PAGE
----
- Structure and function
- Stability and change
3. Disciplinary Core Ideas
The Disciplinary Core Ideas (DCIs) are the key ideas in science that students must learn at each level. They build on one another at each grade level. There are disciplinary core ideas in each domain of science: Physical Science, Life Science, Earth and Space Science, and Engineering.
Have broad importance across multiple sciences or engineering disciplines or be a key organizing concept of a single discipline;
Provide a key tool for understanding or investigating more complex ideas and solving problems;
Relate to the interests and life experiences of students or be connected to societal or personal concerns that require scientific or technological knowledge;
Be teachable and learnable over multiple grades at increasing levels of depth and sophistication.
Another aspect of the Next Generation Science Standards is the use of Phenomena. Phenomena-based science encourages students to ask questions, discover connections, and design models to make sense of what they observe. Students examine a phenomenon and then ask questions, collaborate with partners, and design models.
What's Inside the Evolution NGSS Bundle for Middle School?
Teachers Love This Bundle!
Poppy ⭐️ ⭐️ ⭐️ ⭐️ ⭐️ Extremely Satisfied
“This is an excellent bundle! It had everything I need to teach the biological evolution standards for MS. There were great slide shows and labs as well as great worksheets and activities. Really pleased with this and am going to look at your other bundles!”
The following NGSS standards are covered in this unit.
✅ NGSS MS-LS4-1. Analyze and interpret data for patterns in the fossil record that document the existence, diversity, extinction, and change of life forms throughout the history of life on Earth under the assumption that natural laws operate today as in the past.
✅ NGSS MS-LS4-2. Apply scientific ideas to construct an explanation for the anatomical similarities and differences among modern organisms and between modern and fossil organisms to infer evolutionary relationships.
✅ NGSS MS-LS4-3 Analyze displays of pictorial data to compare patterns of similarities in the embryological development across multiple species to identify relationships not evident in the fully formed anatomy.
✅ NGSS MS-LS4-4. Construct an explanation based on evidence that describes how genetic variations of traits in a population increase some individuals’ probability of surviving and reproducing in a specific environment.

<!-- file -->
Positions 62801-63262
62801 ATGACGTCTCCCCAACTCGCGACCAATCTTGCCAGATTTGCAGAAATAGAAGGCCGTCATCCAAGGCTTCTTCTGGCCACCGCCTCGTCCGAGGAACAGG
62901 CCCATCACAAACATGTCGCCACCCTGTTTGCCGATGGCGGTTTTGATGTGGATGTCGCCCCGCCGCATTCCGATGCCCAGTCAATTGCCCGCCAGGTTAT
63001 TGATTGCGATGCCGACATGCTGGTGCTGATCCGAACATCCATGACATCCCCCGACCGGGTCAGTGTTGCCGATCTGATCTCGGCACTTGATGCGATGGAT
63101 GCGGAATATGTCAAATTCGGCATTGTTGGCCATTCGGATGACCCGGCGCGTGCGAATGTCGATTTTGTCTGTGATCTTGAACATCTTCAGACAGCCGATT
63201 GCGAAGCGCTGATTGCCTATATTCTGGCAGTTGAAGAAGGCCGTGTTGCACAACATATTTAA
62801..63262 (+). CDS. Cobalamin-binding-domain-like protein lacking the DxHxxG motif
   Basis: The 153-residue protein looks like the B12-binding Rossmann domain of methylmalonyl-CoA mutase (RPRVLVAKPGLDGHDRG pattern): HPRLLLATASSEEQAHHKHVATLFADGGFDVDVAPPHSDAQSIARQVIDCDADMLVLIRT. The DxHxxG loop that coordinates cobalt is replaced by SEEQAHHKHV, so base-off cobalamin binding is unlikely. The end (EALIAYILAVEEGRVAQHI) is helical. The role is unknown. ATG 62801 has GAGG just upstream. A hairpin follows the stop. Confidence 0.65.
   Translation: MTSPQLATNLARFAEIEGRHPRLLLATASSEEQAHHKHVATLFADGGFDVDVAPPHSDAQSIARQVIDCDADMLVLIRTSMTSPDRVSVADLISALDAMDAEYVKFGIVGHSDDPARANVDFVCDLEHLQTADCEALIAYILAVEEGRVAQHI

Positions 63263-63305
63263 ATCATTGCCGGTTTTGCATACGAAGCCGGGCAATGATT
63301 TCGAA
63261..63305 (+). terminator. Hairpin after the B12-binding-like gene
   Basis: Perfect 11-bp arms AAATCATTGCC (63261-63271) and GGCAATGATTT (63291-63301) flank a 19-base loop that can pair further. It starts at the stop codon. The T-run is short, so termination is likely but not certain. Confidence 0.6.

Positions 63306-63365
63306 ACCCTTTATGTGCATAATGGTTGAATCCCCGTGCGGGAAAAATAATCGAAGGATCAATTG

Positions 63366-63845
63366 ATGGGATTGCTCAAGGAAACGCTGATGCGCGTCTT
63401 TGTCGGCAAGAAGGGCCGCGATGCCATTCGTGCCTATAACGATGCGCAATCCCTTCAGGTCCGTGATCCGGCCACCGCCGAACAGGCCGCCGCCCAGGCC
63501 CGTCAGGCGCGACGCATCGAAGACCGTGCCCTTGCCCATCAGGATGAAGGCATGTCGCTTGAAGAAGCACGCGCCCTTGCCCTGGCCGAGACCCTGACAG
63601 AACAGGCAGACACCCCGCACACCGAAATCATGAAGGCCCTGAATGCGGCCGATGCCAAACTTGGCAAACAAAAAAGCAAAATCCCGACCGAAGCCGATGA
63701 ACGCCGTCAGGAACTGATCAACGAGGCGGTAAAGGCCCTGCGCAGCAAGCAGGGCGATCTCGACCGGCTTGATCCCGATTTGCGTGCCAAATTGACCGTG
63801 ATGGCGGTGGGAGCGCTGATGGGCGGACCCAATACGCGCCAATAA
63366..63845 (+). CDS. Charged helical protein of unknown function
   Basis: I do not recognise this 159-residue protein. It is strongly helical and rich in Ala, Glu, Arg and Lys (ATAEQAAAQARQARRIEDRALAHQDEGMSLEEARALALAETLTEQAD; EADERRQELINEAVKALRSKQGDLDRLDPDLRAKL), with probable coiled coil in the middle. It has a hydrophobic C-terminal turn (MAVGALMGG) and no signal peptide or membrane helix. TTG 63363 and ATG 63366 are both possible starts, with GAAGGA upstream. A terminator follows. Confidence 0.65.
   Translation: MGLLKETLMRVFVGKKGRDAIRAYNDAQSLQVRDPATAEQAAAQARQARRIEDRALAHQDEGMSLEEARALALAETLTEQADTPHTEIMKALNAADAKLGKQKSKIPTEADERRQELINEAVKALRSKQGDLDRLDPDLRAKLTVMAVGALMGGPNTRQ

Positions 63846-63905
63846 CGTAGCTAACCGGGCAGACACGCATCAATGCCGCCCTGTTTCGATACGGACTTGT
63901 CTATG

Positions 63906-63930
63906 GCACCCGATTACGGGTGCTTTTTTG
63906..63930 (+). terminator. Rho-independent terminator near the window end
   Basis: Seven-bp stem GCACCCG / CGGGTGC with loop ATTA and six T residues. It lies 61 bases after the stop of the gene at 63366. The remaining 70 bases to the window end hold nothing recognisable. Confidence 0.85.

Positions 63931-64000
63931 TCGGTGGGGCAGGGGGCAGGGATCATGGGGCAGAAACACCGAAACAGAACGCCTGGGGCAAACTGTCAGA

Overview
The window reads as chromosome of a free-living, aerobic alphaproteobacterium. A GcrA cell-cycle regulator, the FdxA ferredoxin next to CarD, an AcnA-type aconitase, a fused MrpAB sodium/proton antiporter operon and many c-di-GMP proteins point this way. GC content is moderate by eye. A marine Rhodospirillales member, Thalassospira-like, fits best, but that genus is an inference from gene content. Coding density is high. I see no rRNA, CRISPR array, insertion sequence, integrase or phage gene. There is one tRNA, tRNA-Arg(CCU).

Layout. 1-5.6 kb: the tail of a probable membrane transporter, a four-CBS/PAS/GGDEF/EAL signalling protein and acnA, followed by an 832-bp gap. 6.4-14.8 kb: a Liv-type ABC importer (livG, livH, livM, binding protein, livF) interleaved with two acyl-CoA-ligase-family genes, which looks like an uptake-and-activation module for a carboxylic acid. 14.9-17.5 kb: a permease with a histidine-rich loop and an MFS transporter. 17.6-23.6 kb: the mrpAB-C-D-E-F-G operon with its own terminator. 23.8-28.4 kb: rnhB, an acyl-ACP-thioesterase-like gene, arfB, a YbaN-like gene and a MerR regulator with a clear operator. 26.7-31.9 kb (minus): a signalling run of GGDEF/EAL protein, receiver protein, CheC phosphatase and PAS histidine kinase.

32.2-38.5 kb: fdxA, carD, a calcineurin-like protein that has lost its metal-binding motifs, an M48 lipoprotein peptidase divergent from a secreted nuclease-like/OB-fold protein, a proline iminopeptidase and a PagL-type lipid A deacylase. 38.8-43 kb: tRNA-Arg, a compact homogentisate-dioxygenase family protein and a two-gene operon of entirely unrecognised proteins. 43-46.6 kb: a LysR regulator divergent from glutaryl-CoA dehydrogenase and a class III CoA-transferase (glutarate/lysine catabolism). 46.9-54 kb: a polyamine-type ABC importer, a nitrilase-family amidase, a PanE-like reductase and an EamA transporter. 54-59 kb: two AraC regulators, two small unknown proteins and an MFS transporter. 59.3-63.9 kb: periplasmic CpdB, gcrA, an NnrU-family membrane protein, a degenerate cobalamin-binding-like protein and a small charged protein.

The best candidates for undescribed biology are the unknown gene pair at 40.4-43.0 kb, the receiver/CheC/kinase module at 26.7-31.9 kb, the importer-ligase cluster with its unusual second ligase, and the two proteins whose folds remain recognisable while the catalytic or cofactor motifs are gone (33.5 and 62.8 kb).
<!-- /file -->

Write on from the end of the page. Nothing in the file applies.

✅ NGSS MS-LS4-5. Gather and synthesize information about the technologies that have changed the way humans influence the inheritance of desired traits in organisms
✅ NGSS MS-LS4-6. Use mathematical representations to support explanations of how natural selection may lead to increases and decreases of specific traits in populations over time
The following Utah SEEd 7th grade standards are also covered:
Construct an explanation that describes how the genetic variation of traits in a population can affect some individuals’ probability of surviving and reproducing in a specific environment. Over time, specific traits may increase or decrease in populations. Emphasize the use of proportional reasoning to support explanations of trends in changes to populations over time. Examples could include camouflage, variation of body shape, speed and agility, or drought tolerance. (LS4.B, LS4.C)
Analyze and interpret data for patterns in the fossil record that document the existence, diversity, extinction, and change of life forms throughout the history of life on Earth, under the assumption that natural laws operate today as in the past. (LS4.A, ESS2.E)
Construct explanations that describe the patterns of body structure similarities and differences between modern organisms, and between ancient and modern organisms, to infer possible evolutionary relationships. (LS4.A)
Analyze data to compare patterns in the embryological development across multiple species to identify similarities and differences not evident in the fully formed anatomy. (LS4.A)
Utah SEEd 7th Standard 7.4.4
Obtain, evaluate, and communicate information about the technologies that have changed the way humans affect the inheritance of desired traits in organisms.